Chapter proposals are invited for two new book projects, Ecofeminist Intersections and New Voices in Ecofeminist Activism, due by March 1, 2015. Both books explore the manifold ways that ecofeminism has been used across a range of disciplines in the humanities and social sciences, including but not limited to such fields as literary criticism, history, philosophy, religious studies, women's studies, anthropology, sociology, psychology, economics, geography, and political science. Current doctoral students are especially encouraged to submit proposals for New Voices in Ecofeminist Activism, though all proposals will be considered for both books.
"Temporalities and Childhood" is a panel at the upcoming PAMLA 2015 conference, November 6-8, 2015, in Portland, USA.
The conference theme is "time and literature," and the panel will explore the various temporalities at play within the binary realms of childhood and adulthood with the aim of rethinking the teleology of 'growing up' from a temporal perspective.
August 21-23, 2015
Halifax, Nova Scotia
Possible topics: animal-human encounters, pastoral or colonial representations of ecologies/life words, and narratives and poetics of living in common(s). We are interested in papers that attend to the affective, everyday nature of more-than-huamn encounters and eco-spheres, as invoked/mediated in Romantic poetry and Victorian fiction. The extent to which representations of more-than-human publics in 19th-century English literature confound rather than confirm taxonomic thinking, or, more broadly, the ways in which more-than-human publics animate new relations/approaches to eco-criticism, (post-)colonial studies, body politics, posthumanism, more-than-humanism, etc., are of interest to us as well.
Religion and Literature in the Long Eighteenth Century:
approaches to genre, form, and reading practice
May 15th 2015 Chawton House Libary
Isabel Rivers (Queen Mary University of London)
William Gibson (Oxford Brookes University)
Jon Mee (University of York)
Papers are welcome on any Slavic language, literature or culture, including film and comparative literature topics. By June 1, 2015, please send abstract or inquiry to Karen Rosneck, University of Wisconsin-Madison (Karen.Rosneck@wisc.edu)
Papers are welcome on any Slavic language, literature, or culture, including film and comparative literature topics. By June 1, 2015, please send a short abstract of about 300 words to Karen Rosneck, University of Wisconsin-Madison, at Karen.Rosneck@wisc.edu
Our first round of Regular and Affiliated Group CFPs are now live on our website! Please visit https://samla.memberclicks.net/samla-87-cfps to look through our weekly updated list of panel proposals.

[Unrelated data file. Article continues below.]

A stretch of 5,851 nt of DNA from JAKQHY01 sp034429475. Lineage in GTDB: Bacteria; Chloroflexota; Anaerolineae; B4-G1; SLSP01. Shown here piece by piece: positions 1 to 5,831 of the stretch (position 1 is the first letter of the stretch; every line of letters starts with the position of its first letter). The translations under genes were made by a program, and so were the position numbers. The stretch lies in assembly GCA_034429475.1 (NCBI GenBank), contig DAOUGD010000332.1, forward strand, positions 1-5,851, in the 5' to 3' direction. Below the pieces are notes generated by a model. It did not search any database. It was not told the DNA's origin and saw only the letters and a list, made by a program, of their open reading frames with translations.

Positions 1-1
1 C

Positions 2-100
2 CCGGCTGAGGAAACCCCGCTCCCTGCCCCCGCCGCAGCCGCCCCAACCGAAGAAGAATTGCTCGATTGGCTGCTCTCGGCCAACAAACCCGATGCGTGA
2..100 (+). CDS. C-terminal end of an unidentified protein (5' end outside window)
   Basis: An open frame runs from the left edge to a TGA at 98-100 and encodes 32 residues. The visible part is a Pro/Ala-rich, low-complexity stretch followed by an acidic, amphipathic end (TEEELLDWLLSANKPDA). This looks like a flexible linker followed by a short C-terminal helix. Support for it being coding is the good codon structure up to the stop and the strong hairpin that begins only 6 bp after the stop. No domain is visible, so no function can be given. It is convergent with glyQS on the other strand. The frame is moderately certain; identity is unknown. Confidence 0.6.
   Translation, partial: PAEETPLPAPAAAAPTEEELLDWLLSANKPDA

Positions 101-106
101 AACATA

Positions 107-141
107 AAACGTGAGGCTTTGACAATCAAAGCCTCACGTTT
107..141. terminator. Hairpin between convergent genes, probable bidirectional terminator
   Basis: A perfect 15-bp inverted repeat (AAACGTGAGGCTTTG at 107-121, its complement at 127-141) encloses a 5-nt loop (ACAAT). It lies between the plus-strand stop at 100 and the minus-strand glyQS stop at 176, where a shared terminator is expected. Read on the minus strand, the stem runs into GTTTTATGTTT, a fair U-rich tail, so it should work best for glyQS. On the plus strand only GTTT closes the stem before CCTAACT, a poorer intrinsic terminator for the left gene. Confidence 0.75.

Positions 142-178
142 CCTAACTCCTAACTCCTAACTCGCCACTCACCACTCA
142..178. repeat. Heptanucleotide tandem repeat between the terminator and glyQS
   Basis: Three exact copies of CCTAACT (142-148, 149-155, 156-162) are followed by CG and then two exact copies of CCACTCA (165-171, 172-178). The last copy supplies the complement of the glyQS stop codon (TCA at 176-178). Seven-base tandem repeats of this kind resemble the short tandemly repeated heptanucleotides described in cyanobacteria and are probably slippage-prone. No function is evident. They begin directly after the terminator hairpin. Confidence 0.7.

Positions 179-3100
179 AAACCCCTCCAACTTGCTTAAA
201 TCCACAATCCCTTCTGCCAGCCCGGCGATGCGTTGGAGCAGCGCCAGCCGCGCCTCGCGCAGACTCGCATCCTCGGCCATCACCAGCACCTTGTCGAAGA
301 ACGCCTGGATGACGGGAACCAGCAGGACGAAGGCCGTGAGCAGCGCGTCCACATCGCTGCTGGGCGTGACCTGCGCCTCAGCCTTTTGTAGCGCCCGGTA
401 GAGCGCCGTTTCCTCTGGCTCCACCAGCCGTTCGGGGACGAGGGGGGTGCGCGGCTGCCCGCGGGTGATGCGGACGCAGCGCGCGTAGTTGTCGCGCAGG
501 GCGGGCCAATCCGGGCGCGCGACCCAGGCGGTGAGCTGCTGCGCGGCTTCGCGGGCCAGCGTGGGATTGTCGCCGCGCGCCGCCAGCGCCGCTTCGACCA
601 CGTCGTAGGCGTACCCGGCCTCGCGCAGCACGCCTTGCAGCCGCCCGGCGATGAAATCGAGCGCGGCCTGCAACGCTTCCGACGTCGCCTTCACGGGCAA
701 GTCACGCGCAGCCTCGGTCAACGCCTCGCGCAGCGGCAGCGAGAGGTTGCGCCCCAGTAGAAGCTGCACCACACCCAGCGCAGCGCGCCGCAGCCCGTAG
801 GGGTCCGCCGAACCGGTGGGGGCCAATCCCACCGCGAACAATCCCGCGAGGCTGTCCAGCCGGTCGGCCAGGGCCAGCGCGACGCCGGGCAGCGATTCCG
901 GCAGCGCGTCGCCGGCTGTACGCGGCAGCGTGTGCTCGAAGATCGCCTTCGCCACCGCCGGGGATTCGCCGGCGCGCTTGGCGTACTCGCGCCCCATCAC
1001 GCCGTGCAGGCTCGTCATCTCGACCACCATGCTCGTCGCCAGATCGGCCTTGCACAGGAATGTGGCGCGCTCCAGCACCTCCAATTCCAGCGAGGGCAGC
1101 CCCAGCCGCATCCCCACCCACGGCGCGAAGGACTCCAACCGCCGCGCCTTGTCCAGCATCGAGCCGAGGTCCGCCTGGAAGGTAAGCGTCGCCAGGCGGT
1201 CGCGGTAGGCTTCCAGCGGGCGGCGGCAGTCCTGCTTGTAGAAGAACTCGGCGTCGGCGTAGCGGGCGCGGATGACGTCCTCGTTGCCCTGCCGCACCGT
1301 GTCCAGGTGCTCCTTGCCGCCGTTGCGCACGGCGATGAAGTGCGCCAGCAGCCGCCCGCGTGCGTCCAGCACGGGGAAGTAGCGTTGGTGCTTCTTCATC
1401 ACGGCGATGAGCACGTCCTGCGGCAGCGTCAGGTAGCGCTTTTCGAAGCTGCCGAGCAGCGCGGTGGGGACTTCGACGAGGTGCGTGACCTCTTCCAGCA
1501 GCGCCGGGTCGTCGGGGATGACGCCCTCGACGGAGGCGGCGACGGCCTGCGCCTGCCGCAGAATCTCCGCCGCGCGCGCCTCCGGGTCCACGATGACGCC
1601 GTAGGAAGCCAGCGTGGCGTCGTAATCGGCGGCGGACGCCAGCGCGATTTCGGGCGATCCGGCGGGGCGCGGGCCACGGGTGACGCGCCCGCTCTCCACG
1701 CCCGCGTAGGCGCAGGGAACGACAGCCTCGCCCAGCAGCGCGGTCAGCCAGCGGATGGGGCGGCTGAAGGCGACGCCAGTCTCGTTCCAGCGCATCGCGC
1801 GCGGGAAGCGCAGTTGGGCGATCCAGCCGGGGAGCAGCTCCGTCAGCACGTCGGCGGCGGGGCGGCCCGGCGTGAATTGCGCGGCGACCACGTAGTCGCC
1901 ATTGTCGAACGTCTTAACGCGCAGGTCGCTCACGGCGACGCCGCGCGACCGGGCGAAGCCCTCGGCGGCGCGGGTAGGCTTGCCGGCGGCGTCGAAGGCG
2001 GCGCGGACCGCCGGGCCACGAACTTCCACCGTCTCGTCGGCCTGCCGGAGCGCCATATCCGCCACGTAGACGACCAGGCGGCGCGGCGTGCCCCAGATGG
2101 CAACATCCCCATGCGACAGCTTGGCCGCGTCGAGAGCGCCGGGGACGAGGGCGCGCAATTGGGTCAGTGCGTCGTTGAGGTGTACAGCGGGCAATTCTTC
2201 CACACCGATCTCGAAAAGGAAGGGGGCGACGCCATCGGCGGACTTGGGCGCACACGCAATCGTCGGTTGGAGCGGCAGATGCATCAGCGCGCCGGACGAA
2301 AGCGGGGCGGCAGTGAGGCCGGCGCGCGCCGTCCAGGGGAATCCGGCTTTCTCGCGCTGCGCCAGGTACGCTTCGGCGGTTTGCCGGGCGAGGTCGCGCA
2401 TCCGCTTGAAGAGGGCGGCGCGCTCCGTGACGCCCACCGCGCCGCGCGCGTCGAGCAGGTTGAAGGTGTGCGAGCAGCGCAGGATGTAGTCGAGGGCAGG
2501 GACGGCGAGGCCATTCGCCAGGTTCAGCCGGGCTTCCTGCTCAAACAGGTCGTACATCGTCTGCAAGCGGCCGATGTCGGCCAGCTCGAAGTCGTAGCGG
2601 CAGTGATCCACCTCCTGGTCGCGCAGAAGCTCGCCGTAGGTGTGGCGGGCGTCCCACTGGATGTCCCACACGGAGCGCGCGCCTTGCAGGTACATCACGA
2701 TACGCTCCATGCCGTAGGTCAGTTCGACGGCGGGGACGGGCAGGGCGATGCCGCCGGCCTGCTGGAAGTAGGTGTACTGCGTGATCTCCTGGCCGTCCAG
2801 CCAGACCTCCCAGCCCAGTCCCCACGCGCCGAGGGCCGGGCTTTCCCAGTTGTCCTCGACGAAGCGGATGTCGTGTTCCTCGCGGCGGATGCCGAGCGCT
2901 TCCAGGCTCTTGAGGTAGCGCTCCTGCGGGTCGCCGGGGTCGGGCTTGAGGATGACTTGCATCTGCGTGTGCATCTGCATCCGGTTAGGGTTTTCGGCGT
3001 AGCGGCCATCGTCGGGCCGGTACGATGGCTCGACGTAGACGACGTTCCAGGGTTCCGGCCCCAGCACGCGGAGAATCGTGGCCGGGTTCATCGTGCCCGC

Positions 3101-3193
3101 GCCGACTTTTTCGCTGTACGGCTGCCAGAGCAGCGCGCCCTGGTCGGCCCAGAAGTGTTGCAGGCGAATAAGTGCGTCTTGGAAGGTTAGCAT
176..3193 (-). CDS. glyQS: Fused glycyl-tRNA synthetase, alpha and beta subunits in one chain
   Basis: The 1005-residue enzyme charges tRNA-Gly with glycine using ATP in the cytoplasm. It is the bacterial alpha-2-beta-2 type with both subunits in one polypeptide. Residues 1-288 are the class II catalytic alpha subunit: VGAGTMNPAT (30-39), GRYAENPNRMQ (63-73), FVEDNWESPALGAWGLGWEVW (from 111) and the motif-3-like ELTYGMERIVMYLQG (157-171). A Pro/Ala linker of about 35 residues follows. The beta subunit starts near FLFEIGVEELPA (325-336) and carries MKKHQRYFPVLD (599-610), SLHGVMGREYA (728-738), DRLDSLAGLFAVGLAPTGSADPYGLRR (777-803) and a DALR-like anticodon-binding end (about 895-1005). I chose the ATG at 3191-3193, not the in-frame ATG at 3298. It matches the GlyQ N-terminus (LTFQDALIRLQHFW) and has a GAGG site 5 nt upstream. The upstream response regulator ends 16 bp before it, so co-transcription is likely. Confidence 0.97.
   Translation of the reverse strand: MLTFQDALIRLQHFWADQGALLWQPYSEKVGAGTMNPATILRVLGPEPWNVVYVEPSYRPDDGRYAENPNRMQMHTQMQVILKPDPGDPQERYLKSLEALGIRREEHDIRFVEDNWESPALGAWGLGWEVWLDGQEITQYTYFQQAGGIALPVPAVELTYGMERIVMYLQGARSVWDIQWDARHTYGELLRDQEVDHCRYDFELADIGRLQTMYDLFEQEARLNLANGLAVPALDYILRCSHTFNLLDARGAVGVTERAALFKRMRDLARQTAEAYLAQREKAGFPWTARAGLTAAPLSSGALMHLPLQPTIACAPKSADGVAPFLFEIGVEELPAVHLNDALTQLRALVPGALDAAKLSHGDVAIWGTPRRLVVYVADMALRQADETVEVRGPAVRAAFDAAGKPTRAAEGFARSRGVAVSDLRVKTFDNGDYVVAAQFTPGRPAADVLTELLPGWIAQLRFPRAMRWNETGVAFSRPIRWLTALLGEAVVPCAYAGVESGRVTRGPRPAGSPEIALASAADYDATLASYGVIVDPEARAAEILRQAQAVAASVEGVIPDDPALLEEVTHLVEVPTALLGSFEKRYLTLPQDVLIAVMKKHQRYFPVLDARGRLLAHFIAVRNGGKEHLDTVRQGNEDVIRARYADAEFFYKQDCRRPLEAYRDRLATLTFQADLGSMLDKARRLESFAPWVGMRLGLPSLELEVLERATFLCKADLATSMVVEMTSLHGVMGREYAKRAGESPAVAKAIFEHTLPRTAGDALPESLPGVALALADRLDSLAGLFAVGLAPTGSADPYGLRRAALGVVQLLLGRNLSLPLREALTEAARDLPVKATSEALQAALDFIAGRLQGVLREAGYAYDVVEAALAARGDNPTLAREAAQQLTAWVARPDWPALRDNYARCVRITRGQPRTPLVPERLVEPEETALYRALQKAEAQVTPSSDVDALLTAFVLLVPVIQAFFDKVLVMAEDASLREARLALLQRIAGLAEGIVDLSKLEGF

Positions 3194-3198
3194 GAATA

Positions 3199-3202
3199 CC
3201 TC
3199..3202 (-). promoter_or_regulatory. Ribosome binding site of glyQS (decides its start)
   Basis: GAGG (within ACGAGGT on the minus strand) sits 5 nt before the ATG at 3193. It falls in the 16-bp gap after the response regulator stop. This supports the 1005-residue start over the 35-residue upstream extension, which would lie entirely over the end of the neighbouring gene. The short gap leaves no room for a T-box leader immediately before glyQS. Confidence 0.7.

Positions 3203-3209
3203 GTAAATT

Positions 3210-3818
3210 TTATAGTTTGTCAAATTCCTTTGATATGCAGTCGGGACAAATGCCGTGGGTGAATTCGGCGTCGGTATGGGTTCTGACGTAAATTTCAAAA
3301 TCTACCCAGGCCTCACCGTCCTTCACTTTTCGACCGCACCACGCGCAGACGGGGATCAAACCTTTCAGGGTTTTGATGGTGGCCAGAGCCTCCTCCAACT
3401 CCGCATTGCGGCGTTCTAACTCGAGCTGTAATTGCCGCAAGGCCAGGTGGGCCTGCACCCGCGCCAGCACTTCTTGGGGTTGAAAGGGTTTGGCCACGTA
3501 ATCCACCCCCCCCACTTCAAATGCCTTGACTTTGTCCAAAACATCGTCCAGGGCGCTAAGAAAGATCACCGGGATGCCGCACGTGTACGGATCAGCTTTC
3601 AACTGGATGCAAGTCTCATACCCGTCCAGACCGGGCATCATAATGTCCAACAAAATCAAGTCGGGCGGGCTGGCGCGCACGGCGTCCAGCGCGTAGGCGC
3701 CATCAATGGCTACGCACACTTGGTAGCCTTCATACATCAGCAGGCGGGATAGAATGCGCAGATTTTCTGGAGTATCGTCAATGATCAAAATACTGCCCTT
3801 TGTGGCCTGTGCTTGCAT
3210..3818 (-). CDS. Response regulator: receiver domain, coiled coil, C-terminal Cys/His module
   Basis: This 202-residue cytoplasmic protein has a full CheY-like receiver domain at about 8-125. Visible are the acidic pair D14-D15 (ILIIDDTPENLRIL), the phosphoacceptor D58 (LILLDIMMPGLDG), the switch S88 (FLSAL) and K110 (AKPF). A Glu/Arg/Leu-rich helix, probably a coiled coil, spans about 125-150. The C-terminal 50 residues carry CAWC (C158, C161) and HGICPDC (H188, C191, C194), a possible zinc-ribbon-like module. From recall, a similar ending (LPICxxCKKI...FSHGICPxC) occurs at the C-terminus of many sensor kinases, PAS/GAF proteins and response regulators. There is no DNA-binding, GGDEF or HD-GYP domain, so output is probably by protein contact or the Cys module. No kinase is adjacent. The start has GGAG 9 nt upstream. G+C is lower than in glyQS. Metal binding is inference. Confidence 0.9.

We are still accepting CFP proposals as well.
SAMLA 87 will take place November 13th through 15th, 2015 in Durham, North Carolina. Our topic, "In Concert: Literature and the Other Arts" invites interdisciplinary session proposals that investigate the relationship literature and language hold with their fellow arts.
This is an open topic session, but we especially seek papers that explore the intersections of literature and politics in the Medieval and early modern periods. Please e-mail abstracts to Ashley Bender by March 31.
For more on this year's SCMLA conference in Nashville, visit the website at http://www.southcentralmla.org/.
"Intersectional Approaches to Popular Fiction and Film, 18th Century to the Present," Durham, NH, April 25, 2015.
The English Graduate Organization at the University of New Hampshire invites submissions for an interdisciplinary graduate conference, which will be held at the UNH campus in Durham on April 25th, 2015. This year's theme is "Intersectional Approaches to Popular Fiction and Film, 18th Century to the Present."
Transforming Knowledge/Transforming Discourse: Trans Through Writing
Friday, May 8th 2015
Eighth Annual Brooklyn College Graduate English Conference
Keynote Speaker: Michelle Ann Stephens, Rutgers University
The Brooklyn College English department invites proposals for the eighth annual graduate student conference. This year's conference aims to consider what the prefix trans means to us as critical thinkers.
The quint's twenty-sixth issue is issuing a call for theoretically informed and historically grounded submissions of scholarly interest—as well as creative writing, original art, interviews, and reviews of books. The deadline for this call is 25 February 2015—but please note that we accept manu/digi-scripts at any time.
Possible topics: animal-human encounters, pastoral or colonial representations of ecologies/life words, and narratives and poetics of living in common(s). We especially welcome papers attending to the affective, everyday nature of more-than-huamn encounters and eco-spheres, as invoked/mediated in Romantic poetry and Victorian fiction. The diverse, if diffuse, impact this period's representations of more-than-human publics have on contemporary or subsequent readings of nineteenth-century England and its empire, and, more broadly, on animating new relations/approaches to postcolonial studies, green studies, bio-politics, more-than-humanism, etc., are of particular interest to this panel.
MLA special session will investigate the influence of literary translation and adaptation on the development of new genres, forms, and modes of literature.
How do translated texts contribute to already-established literary canons in the receiving culture(s)? What kinds of translational choices do translators make? What is kept and what is lost in the process of translation?
We seek articles responding to the CFP below by April 30, 2015 for Vol. 2 Issue 1 of Sanglap: Journal of Literary and Cultural Inquiry.